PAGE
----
always be found to contain a smaller but intact version of the original image.
Unlike normal photographs, every part of a hologram contains all the information
possessed by the whole.

The "whole in every part" nature of a hologram provides us with an entirely
new way of understanding organization and order. For most of its history,
Western science has labored under the bias that the best way to understand a
physical phenomenon, whether a frog or an atom, is to dissect it and study its
respective parts.

A hologram teaches us that some things in the universe may not lend
themselves to this approach. If we try to take apart something constructed
holographically, we will not get the pieces of which it is made, we will only get smaller

This insight suggested to Bohm another way of understanding Aspect's
discovery. Bohm believes the reason subatomic particles are able to remain in contact
with one another regardless of the distance separating them is not because
they are sending some sort of mysterious signal back and forth, but because their
separateness is an illusion. He argues that at some deeper level of reality
such particles are not individual entities, but are actually extensions of the
same fundamental something.

To enable people to better visualize what he means, Bohm offers the following

Imagine an aquarium containing a fish. Imagine also that you are unable to
see the aquarium directly and your knowledge about it and what it contains comes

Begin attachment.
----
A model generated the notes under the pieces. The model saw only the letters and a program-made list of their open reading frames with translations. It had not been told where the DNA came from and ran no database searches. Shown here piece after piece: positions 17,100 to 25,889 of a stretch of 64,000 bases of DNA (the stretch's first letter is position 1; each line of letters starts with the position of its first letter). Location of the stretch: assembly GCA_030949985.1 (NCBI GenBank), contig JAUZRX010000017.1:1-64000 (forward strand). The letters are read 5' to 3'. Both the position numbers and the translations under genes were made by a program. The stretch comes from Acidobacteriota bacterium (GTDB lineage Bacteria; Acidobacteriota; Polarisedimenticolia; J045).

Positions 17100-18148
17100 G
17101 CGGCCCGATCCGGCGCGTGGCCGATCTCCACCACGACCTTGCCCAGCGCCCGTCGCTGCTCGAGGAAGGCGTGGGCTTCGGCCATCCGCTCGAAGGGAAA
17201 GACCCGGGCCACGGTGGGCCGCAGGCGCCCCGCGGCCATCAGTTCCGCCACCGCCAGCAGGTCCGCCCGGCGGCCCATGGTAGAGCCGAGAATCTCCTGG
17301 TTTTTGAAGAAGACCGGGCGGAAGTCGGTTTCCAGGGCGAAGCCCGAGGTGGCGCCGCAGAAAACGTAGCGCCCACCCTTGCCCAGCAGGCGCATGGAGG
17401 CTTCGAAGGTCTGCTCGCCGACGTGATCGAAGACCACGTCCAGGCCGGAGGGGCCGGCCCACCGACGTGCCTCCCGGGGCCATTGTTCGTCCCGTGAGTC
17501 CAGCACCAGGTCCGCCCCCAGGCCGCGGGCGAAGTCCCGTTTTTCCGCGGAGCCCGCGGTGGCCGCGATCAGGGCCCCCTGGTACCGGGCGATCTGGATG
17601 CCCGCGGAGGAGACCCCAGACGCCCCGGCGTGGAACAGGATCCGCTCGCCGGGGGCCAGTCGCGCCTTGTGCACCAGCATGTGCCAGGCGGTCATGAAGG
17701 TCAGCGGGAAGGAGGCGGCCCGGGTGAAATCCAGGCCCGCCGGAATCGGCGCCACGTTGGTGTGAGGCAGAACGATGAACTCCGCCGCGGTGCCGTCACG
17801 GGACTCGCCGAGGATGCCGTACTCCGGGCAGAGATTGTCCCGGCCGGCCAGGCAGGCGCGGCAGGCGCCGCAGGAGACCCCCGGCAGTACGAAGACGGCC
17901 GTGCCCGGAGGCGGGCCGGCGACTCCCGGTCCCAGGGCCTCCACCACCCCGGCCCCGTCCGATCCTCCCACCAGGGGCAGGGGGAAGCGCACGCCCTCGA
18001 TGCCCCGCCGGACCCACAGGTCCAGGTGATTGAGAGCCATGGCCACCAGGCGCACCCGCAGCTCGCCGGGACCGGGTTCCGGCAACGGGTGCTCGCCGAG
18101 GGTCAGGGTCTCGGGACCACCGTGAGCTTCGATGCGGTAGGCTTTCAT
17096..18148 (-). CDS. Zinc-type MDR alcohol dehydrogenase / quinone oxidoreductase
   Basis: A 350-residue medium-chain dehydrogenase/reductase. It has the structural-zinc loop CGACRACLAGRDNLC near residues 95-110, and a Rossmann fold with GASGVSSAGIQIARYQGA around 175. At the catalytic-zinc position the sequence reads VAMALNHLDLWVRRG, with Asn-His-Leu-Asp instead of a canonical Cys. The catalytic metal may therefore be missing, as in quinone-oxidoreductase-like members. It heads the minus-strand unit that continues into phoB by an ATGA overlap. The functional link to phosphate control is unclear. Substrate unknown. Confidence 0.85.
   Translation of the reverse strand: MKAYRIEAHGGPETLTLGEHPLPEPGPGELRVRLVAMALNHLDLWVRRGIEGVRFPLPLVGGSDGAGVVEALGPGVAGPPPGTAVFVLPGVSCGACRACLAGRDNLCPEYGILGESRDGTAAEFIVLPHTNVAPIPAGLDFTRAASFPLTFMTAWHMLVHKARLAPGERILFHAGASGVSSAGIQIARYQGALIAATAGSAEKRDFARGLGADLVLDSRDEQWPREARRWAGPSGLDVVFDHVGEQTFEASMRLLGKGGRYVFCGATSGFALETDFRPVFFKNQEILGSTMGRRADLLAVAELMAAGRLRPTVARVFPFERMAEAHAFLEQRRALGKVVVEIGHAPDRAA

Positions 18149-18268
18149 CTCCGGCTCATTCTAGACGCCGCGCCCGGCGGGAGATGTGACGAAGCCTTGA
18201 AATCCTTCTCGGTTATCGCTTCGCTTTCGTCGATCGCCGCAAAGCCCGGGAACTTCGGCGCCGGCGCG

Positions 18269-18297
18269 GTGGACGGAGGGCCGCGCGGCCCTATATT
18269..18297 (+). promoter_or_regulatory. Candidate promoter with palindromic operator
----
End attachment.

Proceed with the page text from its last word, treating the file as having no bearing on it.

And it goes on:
from two television cameras, one directed at the aquarium's front and the
other directed at its side.

As you stare at the two television monitors, you might assume that the fish
on each of the screens are separate entities. After all, because the cameras
are set at different angles, each of the images will be slightly different. But
as you continue to watch the two fish, you will eventually become aware that
there is a certain relationship between them.

When one turns, the other also makes a slightly different but corresponding
turn; when one faces the front, the other always faces toward the side. If you
remain unaware of the full scope of the situation, you might even conclude
that the fish must be instantaneously communicating with one another, but this is
clearly not the case.

This, says Bohm, is precisely what is going on between the subatomic
particles in Aspect's experiment.

According to Bohm, the apparent faster-than-light connection between
subatomic particles is really telling us that there is a deeper level of reality we
are not privy to, a more complex dimension beyond our own that is analogous to
the aquarium. And, he adds, we view objects such as subatomic particles as
separate from one another because we are seeing only a portion of their reality.